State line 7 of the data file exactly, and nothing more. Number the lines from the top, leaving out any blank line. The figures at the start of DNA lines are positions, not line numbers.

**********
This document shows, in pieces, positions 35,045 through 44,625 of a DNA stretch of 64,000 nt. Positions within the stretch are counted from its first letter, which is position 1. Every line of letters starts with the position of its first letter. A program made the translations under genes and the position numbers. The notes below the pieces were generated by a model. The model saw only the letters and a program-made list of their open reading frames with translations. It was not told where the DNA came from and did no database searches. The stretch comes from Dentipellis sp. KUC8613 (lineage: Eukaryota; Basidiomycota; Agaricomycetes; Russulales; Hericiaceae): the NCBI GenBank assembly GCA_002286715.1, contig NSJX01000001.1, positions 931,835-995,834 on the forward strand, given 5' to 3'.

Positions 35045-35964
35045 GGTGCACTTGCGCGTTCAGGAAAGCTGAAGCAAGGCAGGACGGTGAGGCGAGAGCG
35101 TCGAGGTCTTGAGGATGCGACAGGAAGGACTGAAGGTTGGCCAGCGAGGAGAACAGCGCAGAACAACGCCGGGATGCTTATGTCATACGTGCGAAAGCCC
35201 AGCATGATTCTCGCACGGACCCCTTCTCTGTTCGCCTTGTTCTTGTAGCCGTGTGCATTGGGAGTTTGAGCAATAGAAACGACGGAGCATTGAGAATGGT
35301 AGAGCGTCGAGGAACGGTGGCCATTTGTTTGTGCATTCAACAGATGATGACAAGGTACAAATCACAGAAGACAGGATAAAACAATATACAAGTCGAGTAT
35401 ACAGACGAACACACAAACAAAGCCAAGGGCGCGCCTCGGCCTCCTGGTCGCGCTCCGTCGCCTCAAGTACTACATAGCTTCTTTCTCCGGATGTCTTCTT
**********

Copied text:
35401 ACAGACGAACACACAAACAAAGCCAAGGGCGCGCCTCGGCCTCCTGGTCGCGCTCCGTCGCCTCAAGTACTACATAGCTTCTTTCTCCGGATGTCTTCTT